Back to School Shuffle sees tremendous turnout

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Abhiran Polanki takes a plastic firefighter helmet from Firefighter/Paramedic Michael Conley during the Back to School Shuffle, held on Wednesday, Aug. 18. The event—organized by the Downtown Associates of North Attleborough—saw more than 180 children head to businesses and tables set up by town organizations to collect pencils, crayons, bookmarks, and Other items for the start of school. Staff Photo/Max Bowen

By Max Bowen-max.bowen@northstarreporter.com

North Attleborough’s students have everything they need for the classroom, thanks to the annual Back to School Shuffle.

Canceled last year due to the COVID-19 pandemic, the Shuffle—organized by the Downtown Associates of North Attleborough—came back in a big way, with 182 children signed up. In past years approximately 130 signed up for the Shuffle.

After getting their tickets, families went to different businesses on S. Washington and N. Washington streets, where they received crayons, pencils and pens, bookmarks, and other school supplies. Several organizations— including the North Attleborough Fire Department—set up tables outside Grace Episcopal Church where the children gathered eagerly.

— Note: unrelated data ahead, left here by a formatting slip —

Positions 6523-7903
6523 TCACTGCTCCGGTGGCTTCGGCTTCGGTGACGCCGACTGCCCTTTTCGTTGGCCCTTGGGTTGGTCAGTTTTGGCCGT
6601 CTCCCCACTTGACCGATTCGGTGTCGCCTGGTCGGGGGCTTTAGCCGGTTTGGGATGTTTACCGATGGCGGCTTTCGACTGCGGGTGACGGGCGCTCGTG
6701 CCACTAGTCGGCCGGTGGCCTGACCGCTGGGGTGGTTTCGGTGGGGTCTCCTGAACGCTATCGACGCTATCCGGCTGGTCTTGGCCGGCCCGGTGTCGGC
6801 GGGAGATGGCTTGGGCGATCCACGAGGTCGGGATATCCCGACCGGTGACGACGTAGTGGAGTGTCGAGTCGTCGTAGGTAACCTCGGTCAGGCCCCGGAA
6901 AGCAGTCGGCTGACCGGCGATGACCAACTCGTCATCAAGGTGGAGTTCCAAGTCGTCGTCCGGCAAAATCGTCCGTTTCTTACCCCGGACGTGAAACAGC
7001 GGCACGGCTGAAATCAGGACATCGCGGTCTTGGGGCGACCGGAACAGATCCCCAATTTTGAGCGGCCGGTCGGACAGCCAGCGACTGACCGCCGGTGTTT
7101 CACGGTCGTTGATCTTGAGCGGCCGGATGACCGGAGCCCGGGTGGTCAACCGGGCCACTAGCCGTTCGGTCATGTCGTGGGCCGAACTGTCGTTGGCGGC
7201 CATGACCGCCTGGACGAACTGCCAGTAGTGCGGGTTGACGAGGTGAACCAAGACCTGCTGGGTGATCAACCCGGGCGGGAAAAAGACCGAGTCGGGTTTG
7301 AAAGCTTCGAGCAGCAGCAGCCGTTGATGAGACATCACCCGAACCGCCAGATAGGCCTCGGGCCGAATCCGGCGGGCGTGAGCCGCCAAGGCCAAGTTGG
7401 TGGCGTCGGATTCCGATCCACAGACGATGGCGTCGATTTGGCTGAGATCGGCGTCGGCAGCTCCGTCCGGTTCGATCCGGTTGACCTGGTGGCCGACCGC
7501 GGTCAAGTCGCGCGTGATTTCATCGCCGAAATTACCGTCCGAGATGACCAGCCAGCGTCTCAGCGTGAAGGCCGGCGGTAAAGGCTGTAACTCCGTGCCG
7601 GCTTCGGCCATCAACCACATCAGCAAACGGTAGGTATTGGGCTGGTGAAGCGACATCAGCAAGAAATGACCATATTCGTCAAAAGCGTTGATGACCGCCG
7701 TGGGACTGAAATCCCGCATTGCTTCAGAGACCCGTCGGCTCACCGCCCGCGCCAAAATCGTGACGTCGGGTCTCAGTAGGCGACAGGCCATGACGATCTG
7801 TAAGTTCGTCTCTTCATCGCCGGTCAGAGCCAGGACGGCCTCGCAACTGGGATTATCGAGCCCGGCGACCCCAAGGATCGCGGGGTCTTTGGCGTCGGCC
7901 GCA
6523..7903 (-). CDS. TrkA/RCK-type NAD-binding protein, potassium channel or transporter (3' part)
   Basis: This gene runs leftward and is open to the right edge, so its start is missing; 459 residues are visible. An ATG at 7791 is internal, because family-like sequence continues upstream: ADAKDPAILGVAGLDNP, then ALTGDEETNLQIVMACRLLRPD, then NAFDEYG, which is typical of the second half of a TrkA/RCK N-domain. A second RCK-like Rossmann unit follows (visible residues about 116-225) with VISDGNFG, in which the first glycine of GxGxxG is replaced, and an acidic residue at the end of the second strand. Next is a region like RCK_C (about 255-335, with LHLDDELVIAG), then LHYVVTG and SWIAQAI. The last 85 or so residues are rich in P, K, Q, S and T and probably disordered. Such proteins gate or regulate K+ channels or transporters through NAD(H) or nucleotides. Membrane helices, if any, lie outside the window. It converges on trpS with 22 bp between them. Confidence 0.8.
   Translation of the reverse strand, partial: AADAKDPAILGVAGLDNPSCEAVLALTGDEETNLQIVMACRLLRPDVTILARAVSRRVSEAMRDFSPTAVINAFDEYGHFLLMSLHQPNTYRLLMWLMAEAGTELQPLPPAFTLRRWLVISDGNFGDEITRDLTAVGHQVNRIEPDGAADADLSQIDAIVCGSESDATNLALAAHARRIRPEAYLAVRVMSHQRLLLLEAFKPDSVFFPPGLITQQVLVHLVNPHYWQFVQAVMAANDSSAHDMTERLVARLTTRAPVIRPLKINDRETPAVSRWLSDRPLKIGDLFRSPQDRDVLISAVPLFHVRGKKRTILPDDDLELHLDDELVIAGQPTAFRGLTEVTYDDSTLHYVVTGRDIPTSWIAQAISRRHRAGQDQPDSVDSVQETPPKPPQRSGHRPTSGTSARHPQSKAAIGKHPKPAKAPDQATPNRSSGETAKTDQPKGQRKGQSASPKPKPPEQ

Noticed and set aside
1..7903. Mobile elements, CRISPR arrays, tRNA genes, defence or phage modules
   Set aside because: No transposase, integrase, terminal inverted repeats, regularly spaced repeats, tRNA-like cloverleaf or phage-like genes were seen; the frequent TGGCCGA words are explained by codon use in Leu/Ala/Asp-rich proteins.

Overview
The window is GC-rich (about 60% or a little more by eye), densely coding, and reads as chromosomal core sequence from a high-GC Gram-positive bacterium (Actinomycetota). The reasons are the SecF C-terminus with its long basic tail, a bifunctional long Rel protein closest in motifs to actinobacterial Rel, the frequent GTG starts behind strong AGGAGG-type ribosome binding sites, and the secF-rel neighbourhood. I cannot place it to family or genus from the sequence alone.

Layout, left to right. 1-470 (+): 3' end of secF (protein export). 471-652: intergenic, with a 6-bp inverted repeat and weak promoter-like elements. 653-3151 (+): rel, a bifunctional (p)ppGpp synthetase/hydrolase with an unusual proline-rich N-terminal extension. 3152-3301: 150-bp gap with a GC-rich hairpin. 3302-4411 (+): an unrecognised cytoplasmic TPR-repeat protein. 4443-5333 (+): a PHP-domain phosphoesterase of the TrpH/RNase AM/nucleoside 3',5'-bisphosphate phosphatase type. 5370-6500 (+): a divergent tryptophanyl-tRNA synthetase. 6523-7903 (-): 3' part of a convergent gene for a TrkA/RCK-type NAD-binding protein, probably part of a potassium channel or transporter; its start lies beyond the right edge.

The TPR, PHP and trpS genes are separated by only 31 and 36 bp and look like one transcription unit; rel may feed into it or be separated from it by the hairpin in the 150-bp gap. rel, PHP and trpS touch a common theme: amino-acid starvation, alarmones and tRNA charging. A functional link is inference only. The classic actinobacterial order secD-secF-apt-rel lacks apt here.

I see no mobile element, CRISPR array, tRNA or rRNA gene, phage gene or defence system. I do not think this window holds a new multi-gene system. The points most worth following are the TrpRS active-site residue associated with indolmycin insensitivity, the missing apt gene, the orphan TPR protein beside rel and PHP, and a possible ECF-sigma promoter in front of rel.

Jude Lanzilla said she was excited about heading back to school, showing off the stickers and pencils she had collected. Her mother, Adrienne DiMarco, said the family had just moved to North Attleborough and loved the event.

I think this is amazing,” said DiMarco.

DANA President Maureen Merigold said that the decision to hold the Shuffle was made a month ago. With the limited planning time, she said the group opted for a simpler approach. This included fewer tables, but this didn’t bring down the excitement of families as they walked through the downtown area. Merigold recalls seeing children excitedly showing the different supplies they gathered.

We’re all just rolling out of COVID and the kids need something,” she said.

Overall the event raised $402, which will go towards future events, including a Royal Tea Party in September, the Halloween on the Common in October, and the Santa Parade on Thanksgiving weekend. Merigold said the combination of different modes of promoting the event paired with a desire for people to get out and see one another led to the event’s success.

Parents were looking for something to do with their kids,” said Merigold. “People needed to get out and mix and mingle.”